• It is possible for step children to receive SPP provided that you meet the criteria.

 

For more information on eligibility please see here. Or you can email: Armed Forces Families & Safeguarding (AFFS – Formely DCYP): People-AFFS-Mailbox@mod.gov.uk.

 

Resources

  • For examples of effective practice for schools see here.
  • Read a beginner’s guide to SPP and have your questions answered from the Autumn ’19 issue of Homeport magazine (p.14-15). (Note: the SPP has since increased to £310 per Service child).
  • Please also contact your local authorities as they may be able to provide further information to assist schools and families in accessing the best support for Service pupils. For example, click here for a booklet created by Hampshire County Council and click here for a guide created by West Yorkshire Local Authorities.
Scotland
SUPPORT IN SCOTLAND

There is no Service Pupil Premium for Service children living in Scotland, but the Scottish government strategy for school funding takes into account factors such as deprivation, mobility and under achievement. Service families can register their status with their schools, so that the child’s record is flagged with an indicator. When Service families register, clusters of mobile families are highlighted and this attracts more funding for the school, which may be used to provide support.

 

Forces Children Scotland (Formerly The Royal Caledonian Education Trust) is Scotland’s Armed Forces Children’s charity, and works with schools and families to help children to thrive. You can find out more about their work here.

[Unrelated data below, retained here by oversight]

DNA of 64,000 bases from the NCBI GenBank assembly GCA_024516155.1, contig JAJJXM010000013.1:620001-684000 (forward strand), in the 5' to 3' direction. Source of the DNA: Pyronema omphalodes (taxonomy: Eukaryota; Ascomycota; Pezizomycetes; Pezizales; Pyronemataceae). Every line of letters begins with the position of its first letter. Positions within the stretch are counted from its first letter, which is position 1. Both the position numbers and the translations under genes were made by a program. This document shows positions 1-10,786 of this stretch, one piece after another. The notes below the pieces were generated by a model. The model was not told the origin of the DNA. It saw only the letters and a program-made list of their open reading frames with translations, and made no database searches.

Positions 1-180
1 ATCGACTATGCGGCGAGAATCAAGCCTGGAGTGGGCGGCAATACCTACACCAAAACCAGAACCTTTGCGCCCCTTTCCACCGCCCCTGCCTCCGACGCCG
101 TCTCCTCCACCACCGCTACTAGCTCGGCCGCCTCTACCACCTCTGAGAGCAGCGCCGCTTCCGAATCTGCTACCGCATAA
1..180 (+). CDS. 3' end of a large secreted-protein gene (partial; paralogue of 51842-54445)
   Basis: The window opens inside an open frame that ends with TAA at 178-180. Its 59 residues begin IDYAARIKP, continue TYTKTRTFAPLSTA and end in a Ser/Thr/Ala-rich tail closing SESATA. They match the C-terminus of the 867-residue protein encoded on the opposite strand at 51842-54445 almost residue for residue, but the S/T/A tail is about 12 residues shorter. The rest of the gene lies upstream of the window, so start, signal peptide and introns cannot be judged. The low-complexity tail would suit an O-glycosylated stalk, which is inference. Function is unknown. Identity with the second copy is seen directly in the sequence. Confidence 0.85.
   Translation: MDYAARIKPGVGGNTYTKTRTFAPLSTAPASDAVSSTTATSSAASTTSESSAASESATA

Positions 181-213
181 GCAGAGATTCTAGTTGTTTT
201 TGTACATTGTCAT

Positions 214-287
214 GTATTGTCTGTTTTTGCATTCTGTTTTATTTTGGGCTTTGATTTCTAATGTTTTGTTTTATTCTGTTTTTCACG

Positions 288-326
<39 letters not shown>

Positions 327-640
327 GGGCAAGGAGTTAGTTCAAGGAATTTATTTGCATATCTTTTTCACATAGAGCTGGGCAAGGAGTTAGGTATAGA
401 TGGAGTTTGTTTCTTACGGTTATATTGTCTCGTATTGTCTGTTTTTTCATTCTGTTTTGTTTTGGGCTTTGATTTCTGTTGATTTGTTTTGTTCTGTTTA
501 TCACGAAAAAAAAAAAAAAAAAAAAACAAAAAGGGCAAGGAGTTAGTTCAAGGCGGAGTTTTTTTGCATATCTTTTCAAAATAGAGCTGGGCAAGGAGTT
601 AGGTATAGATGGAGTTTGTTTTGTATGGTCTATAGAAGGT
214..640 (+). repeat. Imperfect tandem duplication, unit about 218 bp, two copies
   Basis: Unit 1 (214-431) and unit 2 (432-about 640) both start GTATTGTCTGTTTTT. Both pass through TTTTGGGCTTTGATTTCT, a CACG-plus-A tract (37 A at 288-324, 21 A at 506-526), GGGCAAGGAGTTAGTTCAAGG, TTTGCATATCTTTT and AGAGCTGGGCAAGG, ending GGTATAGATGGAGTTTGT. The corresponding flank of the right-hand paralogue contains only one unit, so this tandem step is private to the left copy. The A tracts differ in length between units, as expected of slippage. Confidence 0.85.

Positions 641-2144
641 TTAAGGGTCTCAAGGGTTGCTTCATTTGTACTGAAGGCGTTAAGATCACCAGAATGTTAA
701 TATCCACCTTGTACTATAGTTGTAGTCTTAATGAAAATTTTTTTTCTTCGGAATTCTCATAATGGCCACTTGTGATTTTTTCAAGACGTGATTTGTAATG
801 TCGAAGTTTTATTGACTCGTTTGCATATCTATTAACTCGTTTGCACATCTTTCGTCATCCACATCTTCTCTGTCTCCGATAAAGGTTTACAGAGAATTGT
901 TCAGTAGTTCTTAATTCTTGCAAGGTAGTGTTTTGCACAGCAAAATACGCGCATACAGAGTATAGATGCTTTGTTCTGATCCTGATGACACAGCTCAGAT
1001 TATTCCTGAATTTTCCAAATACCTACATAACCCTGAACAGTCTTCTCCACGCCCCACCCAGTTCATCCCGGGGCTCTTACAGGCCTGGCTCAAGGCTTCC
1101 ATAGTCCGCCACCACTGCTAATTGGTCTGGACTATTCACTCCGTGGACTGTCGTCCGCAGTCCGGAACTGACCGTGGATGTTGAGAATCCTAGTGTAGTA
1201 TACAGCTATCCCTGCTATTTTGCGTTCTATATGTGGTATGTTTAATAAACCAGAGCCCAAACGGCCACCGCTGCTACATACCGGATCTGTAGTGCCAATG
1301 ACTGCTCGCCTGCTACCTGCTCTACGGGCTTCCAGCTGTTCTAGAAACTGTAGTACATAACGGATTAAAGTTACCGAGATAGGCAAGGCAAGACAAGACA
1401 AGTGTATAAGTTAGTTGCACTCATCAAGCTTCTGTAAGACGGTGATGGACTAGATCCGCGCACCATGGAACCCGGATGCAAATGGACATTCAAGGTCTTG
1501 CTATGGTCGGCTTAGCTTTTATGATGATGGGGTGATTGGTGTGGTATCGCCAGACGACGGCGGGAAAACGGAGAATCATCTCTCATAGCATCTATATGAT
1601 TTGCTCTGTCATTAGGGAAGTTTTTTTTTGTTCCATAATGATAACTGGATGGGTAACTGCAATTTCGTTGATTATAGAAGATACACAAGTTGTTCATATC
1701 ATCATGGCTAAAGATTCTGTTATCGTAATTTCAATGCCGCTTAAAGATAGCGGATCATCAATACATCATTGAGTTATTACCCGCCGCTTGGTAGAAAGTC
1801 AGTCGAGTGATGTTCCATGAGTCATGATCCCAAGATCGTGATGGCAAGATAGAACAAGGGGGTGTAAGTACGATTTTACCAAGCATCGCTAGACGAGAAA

The last official response from the Scottish Government on this subject is here. It was also raised by Jackie Baillie MSP in a Scottish Parliament Debate in late September 2018. We will continue to address this with the Scottish Government.

Wales
SUPPORT IN WALES

The Service Pupil Premium is not available in Wales. You can find out more about the Supporting Service Children in Education Project by clicking here.

Northern Ireland
Support in Northern Ireland

Service children in Northern Ireland receive additional support under the provisions of the Common Funding Scheme. Qualifying pupils are those pupils in primary and post-primary schools whose father or mother is:

  • a member of the UK Armed Forces;
  • not normally resident in Northern Ireland;
  • assigned to Northern Ireland for a period scheduled to last no less than 2 years.

 

More information about education in Northern Ireland can be found on the Department of Education Northern Ireland website hereInformation about the Common Funding Scheme can be found here.

Published on: 12th May 2016
Last updated on: 12th November 2021